Percy Young (1912 - 2004):
Percy Marshall Young was a highly prolific musical all-rounder, with an unsurpassed international reputation in almost every area of musical activity: to list him as organist, scholar, editor, composer, teacher, adjudicator, historian, writer, and broadcaster is not exhaustive. As an academic director he cut his teeth in Ulster.
He was born in Northwich, Cheshire and educated at Sir John Deane's Grammar School there, winning a scholarship to Christ's Hospital, Horsham, Sussex. In 1930 he went as an organ scholar to Selwyn College, Cambridge, where he graduated BA in 1933 and MusB in 1934.
His first professional appointment was in Belfast: he was Director of Music at the (relatively) new Stranmillis College, the teacher training establishment, now Stranmillis University College, part of Queen's University, Belfast. On 7 August 1937, at Loughbrickland, County Down, he married Anna Letitia ("Netta") Carson, daughter of James Carson, a schoolteacher; they would have three sons and a daughter. In the same year the family left Ulster on his appointment as music adviser to the local education authority of Stoke-on-Trent. From 1944-1966 he was Music Director at Wolverhampton College of Technology.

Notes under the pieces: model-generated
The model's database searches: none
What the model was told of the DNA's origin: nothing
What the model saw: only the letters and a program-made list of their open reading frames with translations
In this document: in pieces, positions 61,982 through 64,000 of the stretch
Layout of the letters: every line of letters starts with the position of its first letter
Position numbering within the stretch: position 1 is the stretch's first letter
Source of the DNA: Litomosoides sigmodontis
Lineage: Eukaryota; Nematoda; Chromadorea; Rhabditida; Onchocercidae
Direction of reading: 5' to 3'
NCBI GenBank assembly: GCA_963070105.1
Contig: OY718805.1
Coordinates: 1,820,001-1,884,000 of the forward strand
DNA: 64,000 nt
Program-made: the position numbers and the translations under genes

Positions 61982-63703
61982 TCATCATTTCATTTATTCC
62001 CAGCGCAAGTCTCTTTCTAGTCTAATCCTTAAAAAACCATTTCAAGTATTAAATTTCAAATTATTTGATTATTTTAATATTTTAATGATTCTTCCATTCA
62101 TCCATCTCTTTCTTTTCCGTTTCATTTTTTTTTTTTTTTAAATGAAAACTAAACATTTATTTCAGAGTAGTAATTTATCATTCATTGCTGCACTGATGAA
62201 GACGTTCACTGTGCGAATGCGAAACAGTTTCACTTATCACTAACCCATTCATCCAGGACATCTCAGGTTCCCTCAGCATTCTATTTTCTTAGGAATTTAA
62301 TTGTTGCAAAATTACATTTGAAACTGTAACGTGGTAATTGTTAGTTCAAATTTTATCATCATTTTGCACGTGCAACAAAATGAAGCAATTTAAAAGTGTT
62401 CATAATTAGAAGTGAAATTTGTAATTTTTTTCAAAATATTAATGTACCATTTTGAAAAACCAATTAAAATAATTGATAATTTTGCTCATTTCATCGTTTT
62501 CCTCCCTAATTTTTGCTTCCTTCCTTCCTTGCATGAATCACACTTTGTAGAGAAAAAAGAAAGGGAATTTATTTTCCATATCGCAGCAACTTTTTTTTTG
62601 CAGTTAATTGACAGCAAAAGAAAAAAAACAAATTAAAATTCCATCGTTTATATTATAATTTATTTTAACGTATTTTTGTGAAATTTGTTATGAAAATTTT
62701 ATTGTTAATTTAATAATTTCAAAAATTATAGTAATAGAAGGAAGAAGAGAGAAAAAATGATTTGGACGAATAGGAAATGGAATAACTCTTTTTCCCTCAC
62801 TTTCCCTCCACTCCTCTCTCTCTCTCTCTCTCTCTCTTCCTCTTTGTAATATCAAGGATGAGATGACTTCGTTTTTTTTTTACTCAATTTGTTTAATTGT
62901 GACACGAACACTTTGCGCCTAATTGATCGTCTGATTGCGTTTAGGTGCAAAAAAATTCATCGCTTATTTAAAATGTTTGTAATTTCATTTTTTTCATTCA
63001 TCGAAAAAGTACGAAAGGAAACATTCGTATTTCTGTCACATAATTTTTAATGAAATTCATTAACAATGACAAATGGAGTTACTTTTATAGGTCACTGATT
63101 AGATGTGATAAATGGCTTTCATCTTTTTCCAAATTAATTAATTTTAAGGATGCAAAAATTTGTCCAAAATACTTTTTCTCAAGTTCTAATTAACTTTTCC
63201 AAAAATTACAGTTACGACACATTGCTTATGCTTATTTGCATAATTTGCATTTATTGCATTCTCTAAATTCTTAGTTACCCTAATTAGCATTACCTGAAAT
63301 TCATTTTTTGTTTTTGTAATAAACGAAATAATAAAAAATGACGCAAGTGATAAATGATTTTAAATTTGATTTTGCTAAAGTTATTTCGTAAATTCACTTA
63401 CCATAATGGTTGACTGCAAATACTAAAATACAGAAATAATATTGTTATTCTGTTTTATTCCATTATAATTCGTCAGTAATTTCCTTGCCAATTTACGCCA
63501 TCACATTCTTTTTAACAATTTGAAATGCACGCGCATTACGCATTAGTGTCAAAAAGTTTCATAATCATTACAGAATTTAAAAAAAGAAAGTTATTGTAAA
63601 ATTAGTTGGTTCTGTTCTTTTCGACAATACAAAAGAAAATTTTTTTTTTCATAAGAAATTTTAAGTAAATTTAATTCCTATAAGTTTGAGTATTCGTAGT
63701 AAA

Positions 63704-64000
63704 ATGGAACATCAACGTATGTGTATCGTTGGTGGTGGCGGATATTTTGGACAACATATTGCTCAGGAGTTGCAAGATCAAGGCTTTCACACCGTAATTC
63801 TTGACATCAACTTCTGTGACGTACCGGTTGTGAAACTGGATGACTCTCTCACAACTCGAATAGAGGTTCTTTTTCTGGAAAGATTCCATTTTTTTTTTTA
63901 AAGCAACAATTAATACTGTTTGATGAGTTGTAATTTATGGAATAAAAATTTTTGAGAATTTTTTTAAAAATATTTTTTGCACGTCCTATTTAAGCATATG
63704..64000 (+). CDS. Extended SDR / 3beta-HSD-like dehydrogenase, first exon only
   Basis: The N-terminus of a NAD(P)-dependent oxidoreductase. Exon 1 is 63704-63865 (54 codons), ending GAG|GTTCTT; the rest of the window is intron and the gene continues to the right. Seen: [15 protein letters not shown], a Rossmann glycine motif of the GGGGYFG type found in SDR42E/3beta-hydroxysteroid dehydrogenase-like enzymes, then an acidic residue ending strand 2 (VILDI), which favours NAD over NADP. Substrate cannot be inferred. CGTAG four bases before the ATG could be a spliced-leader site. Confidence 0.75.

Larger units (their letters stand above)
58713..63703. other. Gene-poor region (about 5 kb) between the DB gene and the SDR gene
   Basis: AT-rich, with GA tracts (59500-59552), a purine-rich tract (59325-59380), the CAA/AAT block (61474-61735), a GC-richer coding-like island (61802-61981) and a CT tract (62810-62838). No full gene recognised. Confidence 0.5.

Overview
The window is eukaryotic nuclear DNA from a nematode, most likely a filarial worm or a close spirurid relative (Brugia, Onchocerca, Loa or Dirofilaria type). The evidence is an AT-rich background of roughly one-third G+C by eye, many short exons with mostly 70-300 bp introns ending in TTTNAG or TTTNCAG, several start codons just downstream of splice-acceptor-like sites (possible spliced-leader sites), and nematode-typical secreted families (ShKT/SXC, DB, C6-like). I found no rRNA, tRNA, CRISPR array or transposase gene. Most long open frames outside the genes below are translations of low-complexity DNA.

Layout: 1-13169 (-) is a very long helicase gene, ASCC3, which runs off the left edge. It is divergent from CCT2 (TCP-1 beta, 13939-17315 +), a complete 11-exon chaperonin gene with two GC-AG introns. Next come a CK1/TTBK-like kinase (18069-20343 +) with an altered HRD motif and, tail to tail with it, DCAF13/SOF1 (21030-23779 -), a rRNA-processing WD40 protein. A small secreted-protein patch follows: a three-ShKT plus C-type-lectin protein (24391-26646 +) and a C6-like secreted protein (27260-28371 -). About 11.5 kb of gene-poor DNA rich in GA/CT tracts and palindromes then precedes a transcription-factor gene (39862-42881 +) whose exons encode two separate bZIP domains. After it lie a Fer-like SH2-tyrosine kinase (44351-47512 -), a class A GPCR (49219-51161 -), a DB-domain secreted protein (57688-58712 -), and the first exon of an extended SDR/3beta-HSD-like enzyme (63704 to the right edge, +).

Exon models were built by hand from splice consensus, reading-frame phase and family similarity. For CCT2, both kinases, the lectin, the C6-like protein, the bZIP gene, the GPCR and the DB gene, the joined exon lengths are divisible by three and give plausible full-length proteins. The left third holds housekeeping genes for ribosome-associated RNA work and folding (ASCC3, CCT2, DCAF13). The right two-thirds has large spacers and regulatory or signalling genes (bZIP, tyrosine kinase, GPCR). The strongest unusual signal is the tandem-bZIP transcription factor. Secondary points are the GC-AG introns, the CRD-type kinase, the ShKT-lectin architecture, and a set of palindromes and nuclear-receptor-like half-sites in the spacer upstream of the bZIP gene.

Young had a publishing career which spanned 70 years, during which time he published over 50 books and numerous scholarly articles, including being a contributor to the New Grove Dictionary. Although his interests and tastes were extremely wide, he was perhaps best known as an expert on Elgar. He edited two collections of the composer's letters, authored Elgar, OM (1955), a comprehensive life-and-works study; an edition of Elgar's lectures, specialised studies of individual works, and even completed and had performed an opera left incomplete by Elgar, The Spanish Lady. Young also published over twenty compositions of his own.
His numerous awards and distinctions included the freedom of Halle, Germany, whose Handel Festival he attended consecutively for forty years; an honorary doctorate of music from the University of Birmingham, an honorary fellowship of Selwyn College, Cambridge, an Honorary Fellowship of the Institute for Advanced Research in Humanity at Birmingham University. He was a Vice-President of the Elgar Society and a Fellow of the International Institute of Arts and Letters.
|Born:||17 May 1912|
|Died:||9 May 2004|
Oxford Dictionary of National Biography
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